The continuing rise in interest rates—although now at a slower pace than in 2022—is prompting some CoBank customers to consider different interest rate risk management strategies, according to Eric Nickerson, CoBank’s sector vice president of customer derivatives.

“We've begun seeing more interest in options as opposed to just straightforward interest rate swaps,” Nickerson said. “Some variable-rate borrowers are hedging their risk using interest-rate caps and coupling those caps with a floor to create an interest-rate collar. With the continued inversion of the yield curve, these kinds of option-based strategies are generating quite a bit of interest.”

Nickerson added that another dominant theme among customers is the move away from LIBOR (London Interbank Offered Rate), which will phase out in June 2023.

“The phase-out of LIBOR in June has created some new urgency to make the shift to SOFR (Secured Overnight Financing Rate),” said Nickerson. “It’s been a bit of a frustrating process for customers because the transition isn’t very straightforward. The mechanics of the two rates can be very different, and there are quite a few moving parts in the transition process. Unfortunately, LIBOR is going away, so the change is unavoidable. But we’re here to help our customers get through it.”

Lastly, according to Nickerson, some customers that locked in swap rates at very low levels before or toward the beginning of the tightening cycle have begun to think that the Fed’s tightening may be overdone. Some customers are considering unwinding their in-the-money swaps based on a view that the Fed will need to embark on an aggressive easing cycle in short order.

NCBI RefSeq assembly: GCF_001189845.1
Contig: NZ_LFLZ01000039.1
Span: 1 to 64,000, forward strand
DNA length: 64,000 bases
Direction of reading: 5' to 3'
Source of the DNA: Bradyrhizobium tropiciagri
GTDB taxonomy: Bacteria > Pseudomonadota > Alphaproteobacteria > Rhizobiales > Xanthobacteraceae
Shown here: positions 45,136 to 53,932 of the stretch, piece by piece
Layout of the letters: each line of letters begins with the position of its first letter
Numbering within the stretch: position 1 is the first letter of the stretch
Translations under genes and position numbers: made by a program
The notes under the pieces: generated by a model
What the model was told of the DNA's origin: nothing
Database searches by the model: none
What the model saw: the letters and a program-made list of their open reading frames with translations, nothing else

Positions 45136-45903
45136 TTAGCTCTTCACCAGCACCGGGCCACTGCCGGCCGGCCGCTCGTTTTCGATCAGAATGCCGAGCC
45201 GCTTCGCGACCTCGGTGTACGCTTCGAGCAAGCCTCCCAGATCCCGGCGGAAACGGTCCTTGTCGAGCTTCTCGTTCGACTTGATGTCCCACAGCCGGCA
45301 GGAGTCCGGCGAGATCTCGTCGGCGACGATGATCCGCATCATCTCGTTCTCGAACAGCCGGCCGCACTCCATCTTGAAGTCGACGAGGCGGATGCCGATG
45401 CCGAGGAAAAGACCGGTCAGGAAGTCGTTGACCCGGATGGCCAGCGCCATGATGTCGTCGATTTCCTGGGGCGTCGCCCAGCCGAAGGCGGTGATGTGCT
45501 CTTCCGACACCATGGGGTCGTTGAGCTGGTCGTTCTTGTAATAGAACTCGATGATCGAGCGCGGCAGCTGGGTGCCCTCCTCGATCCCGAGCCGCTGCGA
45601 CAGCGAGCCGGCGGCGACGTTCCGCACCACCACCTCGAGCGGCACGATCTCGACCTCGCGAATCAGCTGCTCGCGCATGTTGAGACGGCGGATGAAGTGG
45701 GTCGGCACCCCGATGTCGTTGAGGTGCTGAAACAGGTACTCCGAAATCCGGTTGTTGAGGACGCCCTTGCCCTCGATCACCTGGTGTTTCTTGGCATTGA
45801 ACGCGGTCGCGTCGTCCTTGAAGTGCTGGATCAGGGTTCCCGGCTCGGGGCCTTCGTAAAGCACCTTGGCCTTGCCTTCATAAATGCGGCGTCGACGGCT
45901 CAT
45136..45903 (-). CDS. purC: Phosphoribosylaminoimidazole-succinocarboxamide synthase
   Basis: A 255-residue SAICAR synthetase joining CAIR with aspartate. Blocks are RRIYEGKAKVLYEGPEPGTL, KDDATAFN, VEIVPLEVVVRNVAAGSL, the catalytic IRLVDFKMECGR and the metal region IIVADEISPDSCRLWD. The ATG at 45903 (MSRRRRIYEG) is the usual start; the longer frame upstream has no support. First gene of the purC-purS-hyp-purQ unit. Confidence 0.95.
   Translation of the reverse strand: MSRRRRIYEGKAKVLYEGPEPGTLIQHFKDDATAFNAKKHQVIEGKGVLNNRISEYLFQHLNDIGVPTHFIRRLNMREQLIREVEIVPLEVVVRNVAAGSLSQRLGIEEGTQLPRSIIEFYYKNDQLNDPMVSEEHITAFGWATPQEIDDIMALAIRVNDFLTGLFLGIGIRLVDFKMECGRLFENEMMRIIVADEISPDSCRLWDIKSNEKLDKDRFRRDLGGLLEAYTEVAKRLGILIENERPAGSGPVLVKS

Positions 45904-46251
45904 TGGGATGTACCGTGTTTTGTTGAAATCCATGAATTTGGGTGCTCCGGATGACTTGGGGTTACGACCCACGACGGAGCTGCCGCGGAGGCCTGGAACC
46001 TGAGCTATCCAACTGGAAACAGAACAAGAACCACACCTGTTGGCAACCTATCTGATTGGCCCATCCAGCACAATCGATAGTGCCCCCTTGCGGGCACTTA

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What BWICs tell us about secondary and primary loan market activity.  B… what now?

The secondary loan market allows banks and other institutional investors—such as collateralized loan obligation funds (CLOs), private debt lenders, insurance companies—to buy or sell loan exposure after the primary new issue loan has closed.  

A strong gauge of lender interest in the secondary loan market is an activity that is oddly named Bids Wanted in Competition, or BWIC (pronounced: bee-wick). 

“The BWIC name belies a fairly simple concept,” said Clarence Plummer, senior vice president, Capital Markets for CoBank. “As a CLO matures and rolls off toward the end of its life—say, a 10-year average life—there is a basket of stub loan pieces typically ranging in size from a few hundred thousand to $1-2 million. Rather than continuing to manage the loan stubs, the CLO owner solicits bids—BWICs—and sells the individual loans to the highest bidder in the secondary loan market, transferring the stub loans to the winning bidder via assignment. 

“A good gauge of market demand and secondary market appetite is how well BWICs are absorbed by the market,” Plummer continued. “A well-bid BWIC is a good sign. A poorly bid BWIC is a poor sign.”